Approximately 31% of US adults have hypertension.[1] High blood pressure (BP) is the most frequent treatable risk factor for cardiovascular disease, stroke, and death,[2] and it significantly impacts healthcare costs.[3-5] It has been reported that 17.8% of deaths in the United States are attributable to hypertension.[5] While the benefit of appropriate treatment is well known, BP control rates remain low. According to the 2005–2008 National Health and Nutrition Examination Survey, only 43.6% of hypertensive patients have their BP controlled.[1] New approaches must be developed in order to achieve the 2020 hypertension control goal of 61.2% established by the Department of Health and Human Services.[6]

In recent years, researchers have investigated strategies to improve BP management,[7-14] including physician-pharmacist collaborative care, where the pharmacist and physician work together to develop an individualized care plan to optimize antihypertensive drug therapy. This model has been shown to dramatically improve BP control.[15-17] In a systematic review of quality-improvement strategies for hypertension management, the team care model was found to be associated with the largest reduction in BP outcomes.[18] Moreover, a meta-analysis that examined the potency of team-based care interventions found greater reductions in clinic systolic BP (SBP) with pharmacist interventions when compared with nurse interventions (−8.44 mm Hg vs −4.80 mm Hg for the median reduction in SBP).[19] Clinic BPs may overestimate response to treatment, and confirmation with ambulatory BPs is an important validation of the effect of the intervention. Although the effect of physician-pharmacist collaborative care on clinic BP has been demonstrated in other studies, we know of only one other study of team-based care that evaluated ambulatory 24-hour BP control.[20] We previously conducted a cluster-randomized trial in 5 medical offices operated by the University of Iowa[16] and published the results of 24-hour BP control.[20] That study population was relatively small.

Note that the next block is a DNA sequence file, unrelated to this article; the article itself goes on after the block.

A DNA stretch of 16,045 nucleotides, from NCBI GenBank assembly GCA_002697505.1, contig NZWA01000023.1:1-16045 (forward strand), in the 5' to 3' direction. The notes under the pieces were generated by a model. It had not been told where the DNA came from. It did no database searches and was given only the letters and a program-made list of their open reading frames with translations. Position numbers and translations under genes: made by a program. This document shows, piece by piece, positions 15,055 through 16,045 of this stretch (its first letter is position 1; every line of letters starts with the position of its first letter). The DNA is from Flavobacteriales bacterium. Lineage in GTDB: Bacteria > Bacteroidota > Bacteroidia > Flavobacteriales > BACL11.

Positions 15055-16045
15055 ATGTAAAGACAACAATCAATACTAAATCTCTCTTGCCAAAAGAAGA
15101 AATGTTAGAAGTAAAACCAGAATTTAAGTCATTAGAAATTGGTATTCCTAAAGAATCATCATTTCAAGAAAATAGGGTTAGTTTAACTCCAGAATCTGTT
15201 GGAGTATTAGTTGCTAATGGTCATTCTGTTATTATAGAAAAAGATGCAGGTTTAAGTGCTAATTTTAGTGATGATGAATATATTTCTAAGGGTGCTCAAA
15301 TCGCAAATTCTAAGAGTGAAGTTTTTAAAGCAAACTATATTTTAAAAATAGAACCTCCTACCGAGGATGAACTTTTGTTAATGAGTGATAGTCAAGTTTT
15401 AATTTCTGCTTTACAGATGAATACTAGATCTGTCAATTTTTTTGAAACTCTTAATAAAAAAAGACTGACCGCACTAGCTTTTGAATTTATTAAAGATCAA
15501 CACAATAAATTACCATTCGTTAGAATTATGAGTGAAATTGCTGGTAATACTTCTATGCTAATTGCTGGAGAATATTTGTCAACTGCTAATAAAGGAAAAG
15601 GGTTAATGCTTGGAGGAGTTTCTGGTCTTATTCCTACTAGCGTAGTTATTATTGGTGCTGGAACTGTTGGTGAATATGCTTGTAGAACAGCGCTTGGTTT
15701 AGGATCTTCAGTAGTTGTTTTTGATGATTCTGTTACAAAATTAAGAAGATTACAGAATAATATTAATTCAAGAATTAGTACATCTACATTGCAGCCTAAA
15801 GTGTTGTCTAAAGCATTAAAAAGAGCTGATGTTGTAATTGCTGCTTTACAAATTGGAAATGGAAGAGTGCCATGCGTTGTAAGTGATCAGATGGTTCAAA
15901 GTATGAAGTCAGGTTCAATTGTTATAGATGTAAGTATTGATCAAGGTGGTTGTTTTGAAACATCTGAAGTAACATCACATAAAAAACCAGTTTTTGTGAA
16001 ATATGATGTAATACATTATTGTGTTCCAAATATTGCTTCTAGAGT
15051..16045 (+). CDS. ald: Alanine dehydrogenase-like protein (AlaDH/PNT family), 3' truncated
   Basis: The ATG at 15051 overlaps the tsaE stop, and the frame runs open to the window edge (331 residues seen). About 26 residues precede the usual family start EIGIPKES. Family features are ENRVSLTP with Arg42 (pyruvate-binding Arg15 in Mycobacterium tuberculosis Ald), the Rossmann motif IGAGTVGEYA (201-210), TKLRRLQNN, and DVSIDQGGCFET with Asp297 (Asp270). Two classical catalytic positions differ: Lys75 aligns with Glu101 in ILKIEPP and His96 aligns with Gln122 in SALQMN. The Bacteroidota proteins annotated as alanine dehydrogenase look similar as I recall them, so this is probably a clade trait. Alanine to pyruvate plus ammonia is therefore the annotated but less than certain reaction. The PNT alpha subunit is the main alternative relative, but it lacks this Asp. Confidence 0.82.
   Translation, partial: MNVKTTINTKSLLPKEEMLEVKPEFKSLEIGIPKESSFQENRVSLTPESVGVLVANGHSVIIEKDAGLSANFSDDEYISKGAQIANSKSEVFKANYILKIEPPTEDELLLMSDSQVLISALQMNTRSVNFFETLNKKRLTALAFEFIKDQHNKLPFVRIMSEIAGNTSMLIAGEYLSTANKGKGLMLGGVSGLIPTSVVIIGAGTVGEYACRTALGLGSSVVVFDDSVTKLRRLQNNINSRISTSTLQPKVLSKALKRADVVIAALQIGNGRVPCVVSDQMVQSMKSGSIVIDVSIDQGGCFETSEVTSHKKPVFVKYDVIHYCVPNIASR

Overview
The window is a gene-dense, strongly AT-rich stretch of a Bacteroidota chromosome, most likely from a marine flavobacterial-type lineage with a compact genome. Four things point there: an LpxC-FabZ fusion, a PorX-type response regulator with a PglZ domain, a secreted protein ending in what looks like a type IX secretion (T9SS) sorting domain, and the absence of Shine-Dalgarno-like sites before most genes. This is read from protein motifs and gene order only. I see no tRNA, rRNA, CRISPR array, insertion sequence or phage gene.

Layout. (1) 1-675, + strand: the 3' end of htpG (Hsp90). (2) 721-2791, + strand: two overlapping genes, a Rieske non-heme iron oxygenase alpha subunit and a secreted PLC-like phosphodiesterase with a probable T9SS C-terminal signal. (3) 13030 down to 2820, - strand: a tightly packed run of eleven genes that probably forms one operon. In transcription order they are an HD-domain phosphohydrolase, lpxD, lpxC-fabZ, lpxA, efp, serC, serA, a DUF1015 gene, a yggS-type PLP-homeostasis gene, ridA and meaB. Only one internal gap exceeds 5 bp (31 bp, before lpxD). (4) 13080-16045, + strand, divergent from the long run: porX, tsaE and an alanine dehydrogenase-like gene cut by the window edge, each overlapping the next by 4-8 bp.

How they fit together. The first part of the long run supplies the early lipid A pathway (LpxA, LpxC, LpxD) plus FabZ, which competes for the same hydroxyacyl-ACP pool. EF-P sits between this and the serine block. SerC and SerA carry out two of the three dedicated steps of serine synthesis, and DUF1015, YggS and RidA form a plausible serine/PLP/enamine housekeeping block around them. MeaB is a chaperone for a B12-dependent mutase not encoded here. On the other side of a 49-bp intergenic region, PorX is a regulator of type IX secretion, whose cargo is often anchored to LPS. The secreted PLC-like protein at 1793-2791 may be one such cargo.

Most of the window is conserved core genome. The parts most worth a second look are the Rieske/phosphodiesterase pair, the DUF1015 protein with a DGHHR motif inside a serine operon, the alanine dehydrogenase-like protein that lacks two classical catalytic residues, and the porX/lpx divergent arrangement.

The other study that used 24-hour BP monitoring reported only the clinic-based research BP control rates.[17] In that study, BP control was significantly better with physician-pharmacist co-managed care compared with a control group. The purpose of the present study is to report the 24-hour BP results of this prospective, cluster-randomized controlled clinical trial that was conducted in 6 community-based family medicine offices throughout the state of Iowa. This is the first study to detail the changes in specific antihypertensives associated with the differences in 24-hour BP following a physician-pharmacist co-management.

Methods